ENGLAND’S adults’ hospices have faced a real-terms cut in their government funding of £47 million in the past two years, according to new data from Hospice UK. Insufficient NHS funding means many hospices are struggling to keep up with inflation and rising costs.
Hospice UK has gathered data from Integrated Care Boards (ICBs) across England which shows that there is not a single part of the country where Government funding of local hospice services has not fallen in real terms in the last two years.
Hospice UK calculated that for adults’ hospices, this means there is now a £47 million gulf between the actual funding received and what the figure would have been had it kept pace with inflation.
The state funding hospices receive is primarily distributed through regional ICBs who have a statutory requirement to provide funding for palliative and end of life care appropriate to the level of need in their area. ICBs should provide ‘uplifts’ in contracts with organisations like hospices who provide those services, to reflect growing costs – though ICBs themselves ultimately rely on central government for the funds they have available.
Whilst some ICBs provided uplifts above the standard 1.7 per cent, this still falls well below the increase needed to keep pace with inflation and help hospices keep pace with rising costs.
Over the past two years:
- No ICBs provided uplifts to hospice contracts to match inflation.
- Five per cent gave no uplift at all.
- 28 per cent of ICBs offered uplifts below the basic NHS uplift.
- Disappointingly, nine ICBs were yet to agree 2023-4 uplifts for hospice contracts by July 2023.
Hospices provide care and support to 300,000 people a year across the UK. They are an integral part of our health system but remain largely funded by charity. On average, only one third of adult hospice income comes from the state, leaving hospices to rely on charitable donations to pay for the majority of their vital work. With the cost of living crisis affecting everyone, many hospices are increasingly concerned that their local communities will not be able to continue to give as generously.
Toby Porter, CEO of Hospice UK said: “This state of affairs is unfair and short-sighted. Hospices care for some of the most vulnerable people in society, those at the end of their lives or grieving. But they are increasingly worried about the future of their services, with nearly every hospice in the UK spending more than it brings in. Hospice UK tracks hospice finances closely, and we estimate that hospices are currently on track to spend almost £200 million more on delivering their care than they will receive in income. This is highly alarming and clearly not sustainable.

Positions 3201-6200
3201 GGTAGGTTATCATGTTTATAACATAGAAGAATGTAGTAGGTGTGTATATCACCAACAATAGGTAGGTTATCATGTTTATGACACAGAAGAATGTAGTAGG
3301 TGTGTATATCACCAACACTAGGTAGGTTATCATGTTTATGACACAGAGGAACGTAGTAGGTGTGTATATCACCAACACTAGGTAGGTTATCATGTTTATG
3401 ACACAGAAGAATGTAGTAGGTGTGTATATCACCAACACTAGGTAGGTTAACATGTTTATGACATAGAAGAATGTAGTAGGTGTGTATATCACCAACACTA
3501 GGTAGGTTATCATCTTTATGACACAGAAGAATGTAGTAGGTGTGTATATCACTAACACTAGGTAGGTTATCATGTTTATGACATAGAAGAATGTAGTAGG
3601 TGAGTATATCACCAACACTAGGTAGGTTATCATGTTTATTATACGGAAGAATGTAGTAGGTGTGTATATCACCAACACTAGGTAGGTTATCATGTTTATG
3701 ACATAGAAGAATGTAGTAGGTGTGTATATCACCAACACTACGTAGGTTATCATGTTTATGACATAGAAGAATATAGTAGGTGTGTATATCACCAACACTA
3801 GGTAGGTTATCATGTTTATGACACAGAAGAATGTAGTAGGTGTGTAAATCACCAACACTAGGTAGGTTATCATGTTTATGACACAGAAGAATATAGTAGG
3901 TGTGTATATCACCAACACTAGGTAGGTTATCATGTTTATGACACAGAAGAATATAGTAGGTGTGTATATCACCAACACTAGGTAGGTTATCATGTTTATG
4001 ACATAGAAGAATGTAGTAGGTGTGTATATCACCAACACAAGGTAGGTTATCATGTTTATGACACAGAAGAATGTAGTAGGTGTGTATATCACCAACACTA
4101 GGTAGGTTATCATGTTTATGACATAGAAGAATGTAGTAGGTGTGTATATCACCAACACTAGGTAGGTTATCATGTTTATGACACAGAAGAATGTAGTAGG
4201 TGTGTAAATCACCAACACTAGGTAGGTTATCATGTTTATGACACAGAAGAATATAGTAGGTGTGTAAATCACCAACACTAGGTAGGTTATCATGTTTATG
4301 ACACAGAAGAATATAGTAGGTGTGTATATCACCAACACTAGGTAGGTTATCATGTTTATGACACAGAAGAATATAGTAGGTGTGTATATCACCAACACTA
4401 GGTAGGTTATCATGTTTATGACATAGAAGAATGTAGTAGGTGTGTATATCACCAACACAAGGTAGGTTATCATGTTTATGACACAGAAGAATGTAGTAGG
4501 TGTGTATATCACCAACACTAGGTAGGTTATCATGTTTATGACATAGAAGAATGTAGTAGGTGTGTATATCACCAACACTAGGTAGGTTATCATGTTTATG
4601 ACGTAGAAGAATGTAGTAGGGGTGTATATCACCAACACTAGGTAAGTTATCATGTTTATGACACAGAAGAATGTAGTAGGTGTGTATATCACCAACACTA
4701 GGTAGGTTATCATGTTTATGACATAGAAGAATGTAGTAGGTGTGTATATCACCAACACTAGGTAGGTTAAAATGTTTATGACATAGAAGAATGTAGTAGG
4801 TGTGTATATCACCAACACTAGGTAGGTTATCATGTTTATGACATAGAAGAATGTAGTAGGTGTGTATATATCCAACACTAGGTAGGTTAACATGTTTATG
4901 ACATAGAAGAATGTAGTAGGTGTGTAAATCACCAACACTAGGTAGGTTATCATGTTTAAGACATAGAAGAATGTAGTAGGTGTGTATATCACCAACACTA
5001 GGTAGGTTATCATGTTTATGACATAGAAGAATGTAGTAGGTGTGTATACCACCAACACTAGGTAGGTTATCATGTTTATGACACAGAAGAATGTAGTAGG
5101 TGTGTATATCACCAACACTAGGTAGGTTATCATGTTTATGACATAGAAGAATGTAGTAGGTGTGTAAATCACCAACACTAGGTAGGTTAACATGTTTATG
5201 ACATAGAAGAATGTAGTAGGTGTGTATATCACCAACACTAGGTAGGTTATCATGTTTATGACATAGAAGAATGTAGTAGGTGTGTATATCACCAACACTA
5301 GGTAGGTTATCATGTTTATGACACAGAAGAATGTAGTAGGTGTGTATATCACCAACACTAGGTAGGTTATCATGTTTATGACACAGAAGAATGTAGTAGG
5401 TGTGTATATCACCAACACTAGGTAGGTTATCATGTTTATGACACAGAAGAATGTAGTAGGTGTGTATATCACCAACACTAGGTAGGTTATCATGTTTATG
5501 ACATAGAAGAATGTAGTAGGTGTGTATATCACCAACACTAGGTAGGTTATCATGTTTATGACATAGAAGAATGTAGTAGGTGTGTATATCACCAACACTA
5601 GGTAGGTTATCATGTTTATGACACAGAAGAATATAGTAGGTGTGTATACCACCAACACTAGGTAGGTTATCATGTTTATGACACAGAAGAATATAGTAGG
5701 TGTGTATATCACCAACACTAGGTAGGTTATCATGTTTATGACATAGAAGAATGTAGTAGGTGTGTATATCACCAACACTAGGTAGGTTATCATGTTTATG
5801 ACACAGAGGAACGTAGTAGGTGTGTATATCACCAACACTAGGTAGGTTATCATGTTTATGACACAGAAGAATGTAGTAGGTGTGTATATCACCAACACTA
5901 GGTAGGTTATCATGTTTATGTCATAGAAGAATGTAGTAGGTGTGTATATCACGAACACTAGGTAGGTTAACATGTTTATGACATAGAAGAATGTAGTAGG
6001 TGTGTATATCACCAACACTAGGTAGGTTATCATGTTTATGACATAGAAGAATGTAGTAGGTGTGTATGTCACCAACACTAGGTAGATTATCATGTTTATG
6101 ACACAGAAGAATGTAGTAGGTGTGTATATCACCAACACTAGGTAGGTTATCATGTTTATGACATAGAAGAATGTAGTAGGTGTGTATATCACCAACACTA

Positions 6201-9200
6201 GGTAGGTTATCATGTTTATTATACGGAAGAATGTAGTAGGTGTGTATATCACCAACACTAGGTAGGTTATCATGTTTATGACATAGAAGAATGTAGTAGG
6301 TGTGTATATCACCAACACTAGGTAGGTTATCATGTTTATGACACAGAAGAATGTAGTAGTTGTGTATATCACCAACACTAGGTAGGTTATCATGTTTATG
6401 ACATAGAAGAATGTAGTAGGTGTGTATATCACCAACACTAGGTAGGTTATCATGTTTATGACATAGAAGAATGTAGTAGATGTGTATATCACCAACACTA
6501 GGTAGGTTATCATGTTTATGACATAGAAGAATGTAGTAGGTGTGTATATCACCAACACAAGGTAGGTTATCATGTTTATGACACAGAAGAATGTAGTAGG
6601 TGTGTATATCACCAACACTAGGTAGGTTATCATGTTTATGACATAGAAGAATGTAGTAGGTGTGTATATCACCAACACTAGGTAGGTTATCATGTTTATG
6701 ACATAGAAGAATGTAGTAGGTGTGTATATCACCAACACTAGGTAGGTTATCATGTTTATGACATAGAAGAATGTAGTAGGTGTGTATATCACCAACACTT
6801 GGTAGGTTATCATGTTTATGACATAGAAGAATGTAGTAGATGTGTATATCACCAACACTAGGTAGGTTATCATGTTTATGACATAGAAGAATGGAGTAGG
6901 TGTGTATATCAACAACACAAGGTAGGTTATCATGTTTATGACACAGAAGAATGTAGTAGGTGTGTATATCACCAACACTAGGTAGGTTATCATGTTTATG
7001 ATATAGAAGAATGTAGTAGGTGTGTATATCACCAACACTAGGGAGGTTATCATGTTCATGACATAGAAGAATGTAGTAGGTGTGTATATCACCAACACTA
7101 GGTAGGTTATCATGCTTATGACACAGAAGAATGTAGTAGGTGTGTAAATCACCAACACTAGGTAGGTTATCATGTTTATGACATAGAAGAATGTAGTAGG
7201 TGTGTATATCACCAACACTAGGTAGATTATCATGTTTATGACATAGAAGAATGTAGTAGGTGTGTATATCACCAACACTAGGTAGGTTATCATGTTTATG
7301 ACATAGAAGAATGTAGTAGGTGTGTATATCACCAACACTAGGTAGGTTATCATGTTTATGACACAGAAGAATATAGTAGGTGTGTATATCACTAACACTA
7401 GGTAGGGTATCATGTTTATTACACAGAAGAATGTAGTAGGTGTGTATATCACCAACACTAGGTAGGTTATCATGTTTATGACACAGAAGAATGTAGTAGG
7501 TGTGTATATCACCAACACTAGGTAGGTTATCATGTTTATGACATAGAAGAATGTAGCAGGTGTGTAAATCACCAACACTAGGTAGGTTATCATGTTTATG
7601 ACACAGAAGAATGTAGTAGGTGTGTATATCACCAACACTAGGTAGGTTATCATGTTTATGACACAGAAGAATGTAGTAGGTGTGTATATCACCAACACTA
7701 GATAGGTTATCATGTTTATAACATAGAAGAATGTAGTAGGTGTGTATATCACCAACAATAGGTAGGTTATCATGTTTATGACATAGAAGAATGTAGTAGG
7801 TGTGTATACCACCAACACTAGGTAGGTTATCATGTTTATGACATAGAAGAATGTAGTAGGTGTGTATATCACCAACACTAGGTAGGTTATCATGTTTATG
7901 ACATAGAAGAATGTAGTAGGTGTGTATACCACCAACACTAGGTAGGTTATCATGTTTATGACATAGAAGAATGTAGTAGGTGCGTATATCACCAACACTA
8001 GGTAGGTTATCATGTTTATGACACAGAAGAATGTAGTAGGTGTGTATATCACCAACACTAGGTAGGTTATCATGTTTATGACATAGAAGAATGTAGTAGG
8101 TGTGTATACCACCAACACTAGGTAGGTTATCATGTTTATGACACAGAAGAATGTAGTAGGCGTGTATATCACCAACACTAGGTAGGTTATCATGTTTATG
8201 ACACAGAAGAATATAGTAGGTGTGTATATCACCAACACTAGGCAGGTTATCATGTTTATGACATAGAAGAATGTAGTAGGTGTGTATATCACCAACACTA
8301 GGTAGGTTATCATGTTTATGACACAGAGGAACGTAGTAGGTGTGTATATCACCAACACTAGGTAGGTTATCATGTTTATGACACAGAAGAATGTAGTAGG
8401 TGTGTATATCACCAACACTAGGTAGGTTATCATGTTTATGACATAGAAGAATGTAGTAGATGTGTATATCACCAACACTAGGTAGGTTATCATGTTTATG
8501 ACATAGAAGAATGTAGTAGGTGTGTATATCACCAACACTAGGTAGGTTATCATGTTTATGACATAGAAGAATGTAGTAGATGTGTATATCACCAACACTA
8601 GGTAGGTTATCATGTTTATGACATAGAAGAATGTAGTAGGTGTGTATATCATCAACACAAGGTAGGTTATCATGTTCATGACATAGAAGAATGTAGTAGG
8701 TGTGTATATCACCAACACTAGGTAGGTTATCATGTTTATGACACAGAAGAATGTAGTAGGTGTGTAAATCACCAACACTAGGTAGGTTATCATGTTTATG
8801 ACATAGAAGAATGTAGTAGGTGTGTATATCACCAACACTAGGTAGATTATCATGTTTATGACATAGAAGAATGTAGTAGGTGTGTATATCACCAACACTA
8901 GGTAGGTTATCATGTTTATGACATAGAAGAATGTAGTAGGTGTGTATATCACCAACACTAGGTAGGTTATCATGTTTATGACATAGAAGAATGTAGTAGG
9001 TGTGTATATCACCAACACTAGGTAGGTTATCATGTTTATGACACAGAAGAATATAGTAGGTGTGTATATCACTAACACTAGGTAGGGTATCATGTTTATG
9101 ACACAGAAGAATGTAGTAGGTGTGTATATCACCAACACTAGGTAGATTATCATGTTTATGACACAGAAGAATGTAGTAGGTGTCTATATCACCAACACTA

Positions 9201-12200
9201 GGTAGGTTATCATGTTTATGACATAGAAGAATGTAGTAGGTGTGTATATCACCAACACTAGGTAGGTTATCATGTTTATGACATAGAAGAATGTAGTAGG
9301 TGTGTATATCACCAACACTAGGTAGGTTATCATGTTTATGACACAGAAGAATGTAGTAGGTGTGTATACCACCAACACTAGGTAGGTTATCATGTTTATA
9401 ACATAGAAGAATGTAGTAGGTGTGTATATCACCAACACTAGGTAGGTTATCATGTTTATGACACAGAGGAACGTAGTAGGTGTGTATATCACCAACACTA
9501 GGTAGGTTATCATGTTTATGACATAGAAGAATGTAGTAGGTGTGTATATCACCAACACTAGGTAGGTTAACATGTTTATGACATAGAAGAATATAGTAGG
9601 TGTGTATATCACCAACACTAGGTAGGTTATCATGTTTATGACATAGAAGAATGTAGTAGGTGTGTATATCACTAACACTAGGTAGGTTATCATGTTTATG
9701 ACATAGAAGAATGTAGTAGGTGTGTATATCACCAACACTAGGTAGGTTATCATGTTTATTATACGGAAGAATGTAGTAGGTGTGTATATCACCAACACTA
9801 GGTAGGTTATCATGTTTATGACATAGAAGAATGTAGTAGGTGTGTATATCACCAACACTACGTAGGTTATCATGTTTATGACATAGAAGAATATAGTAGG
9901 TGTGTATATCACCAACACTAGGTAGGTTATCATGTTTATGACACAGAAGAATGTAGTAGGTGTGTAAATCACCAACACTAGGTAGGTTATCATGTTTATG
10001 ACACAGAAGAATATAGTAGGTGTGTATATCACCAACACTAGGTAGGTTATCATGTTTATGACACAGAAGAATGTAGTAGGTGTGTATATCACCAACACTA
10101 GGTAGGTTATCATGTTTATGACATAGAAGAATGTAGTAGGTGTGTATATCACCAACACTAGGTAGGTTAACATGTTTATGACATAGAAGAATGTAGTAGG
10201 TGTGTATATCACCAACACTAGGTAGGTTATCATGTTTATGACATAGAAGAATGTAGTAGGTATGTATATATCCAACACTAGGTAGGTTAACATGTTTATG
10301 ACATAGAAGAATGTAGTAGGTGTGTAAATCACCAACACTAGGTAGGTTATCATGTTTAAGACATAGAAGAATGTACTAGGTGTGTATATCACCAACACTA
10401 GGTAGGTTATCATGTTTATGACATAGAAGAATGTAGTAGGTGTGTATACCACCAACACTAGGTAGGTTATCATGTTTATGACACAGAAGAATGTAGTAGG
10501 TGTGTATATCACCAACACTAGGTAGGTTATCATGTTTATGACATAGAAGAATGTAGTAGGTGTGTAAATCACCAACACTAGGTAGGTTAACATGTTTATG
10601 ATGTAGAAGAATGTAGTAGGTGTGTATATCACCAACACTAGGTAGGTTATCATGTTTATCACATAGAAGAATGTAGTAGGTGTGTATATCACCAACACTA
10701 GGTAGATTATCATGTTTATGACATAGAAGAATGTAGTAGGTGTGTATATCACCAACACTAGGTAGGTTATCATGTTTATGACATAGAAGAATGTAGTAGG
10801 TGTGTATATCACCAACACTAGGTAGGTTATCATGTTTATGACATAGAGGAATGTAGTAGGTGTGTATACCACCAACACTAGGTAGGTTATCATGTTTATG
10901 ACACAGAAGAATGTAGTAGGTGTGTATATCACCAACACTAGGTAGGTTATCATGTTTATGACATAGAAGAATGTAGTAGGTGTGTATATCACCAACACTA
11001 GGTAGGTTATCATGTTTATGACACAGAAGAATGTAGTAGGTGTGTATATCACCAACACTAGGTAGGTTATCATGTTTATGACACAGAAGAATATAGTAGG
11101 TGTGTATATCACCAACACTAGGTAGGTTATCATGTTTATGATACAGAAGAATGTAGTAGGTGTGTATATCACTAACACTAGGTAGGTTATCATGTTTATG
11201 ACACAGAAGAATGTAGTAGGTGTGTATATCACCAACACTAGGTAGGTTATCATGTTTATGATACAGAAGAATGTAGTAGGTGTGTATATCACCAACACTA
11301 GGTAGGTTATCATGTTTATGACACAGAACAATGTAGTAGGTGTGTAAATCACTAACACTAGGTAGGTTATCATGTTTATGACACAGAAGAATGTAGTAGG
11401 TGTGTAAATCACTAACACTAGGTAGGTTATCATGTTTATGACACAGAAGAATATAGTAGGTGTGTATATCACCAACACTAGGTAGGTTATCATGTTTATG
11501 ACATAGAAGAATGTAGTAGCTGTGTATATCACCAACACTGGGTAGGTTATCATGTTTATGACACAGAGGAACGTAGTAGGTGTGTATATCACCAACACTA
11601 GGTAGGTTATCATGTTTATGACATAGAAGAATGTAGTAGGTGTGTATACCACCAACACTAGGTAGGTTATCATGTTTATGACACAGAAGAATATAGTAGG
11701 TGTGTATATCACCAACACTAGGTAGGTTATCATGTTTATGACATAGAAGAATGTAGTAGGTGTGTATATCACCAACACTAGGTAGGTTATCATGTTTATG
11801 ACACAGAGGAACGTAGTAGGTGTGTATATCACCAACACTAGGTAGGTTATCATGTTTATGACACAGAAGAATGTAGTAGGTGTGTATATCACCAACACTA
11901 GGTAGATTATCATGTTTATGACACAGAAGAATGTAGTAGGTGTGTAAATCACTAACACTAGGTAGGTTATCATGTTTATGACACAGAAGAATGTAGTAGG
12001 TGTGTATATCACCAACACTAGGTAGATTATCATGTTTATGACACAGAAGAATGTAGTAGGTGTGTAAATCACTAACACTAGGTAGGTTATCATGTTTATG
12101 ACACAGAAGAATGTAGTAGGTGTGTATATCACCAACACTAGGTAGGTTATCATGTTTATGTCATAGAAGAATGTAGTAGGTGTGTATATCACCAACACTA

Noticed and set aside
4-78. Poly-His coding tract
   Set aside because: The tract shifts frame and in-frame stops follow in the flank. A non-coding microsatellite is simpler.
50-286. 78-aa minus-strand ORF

“While hospices are mostly funded by charitable donations, NHS contracts represent around a third of the income of a typical adults’ hospice. But with the cost of caring for dying patients and their families spiralling, for Government support to fall short by £47 million means hospice care services are under threat.
“Hospices are a vital part of our wider healthcare system. It is unfair and unrealistic for the Government to allow their funding to hospices to fall short and expect local communities that support hospices so generously to make up the shortfall.
“ICBs have a duty to ensure palliative and end of life care in their area is well funded. But our data shows that nowhere is that funding anywhere near keeping pace with inflation. Our data shows that some hospices are still being paid the same in 2023 as they were two years ago to deliver services that now cost significantly more to provide, due to increases in things like salaries and energy bills.
“We’ve been warning for over a year about the impact that insufficient Government funding will have on essential hospice services. It’s getting critical.”
“Surely we all want to see end of life care and bereavement services properly funded, and available to anyone that needs it. We need ICBs to properly plan to meet the demand for palliative care in their area and provide fair funding to do so. And we need those ICBs to be properly funded by central Government. End of life care should not be determined by a postcode lottery.”
Dr Sarah Holmes, the Chief Medical Officer at Marie Curie said: “Imagining what will happen to dying people if hospices across the country cut back services breaks my heart. Without services like ‘hospice-at-home’, people with pain and other distressing symptoms are forced to make the impossible choice between struggling alone or having to rush to their local A&E and be admitted to hospital. This is highly distressing for them and very expensive for the NHS.
“Demand for end of life care is rising fast due to our ageing population. It is a critical moment for the Government to make sure hospices have the funds they need to play their part alongside the NHS. As we head into winter, it is really worrying to think what will happen to the people who rely on hospices if they disappear, and the heavy load that would place on the NHS.”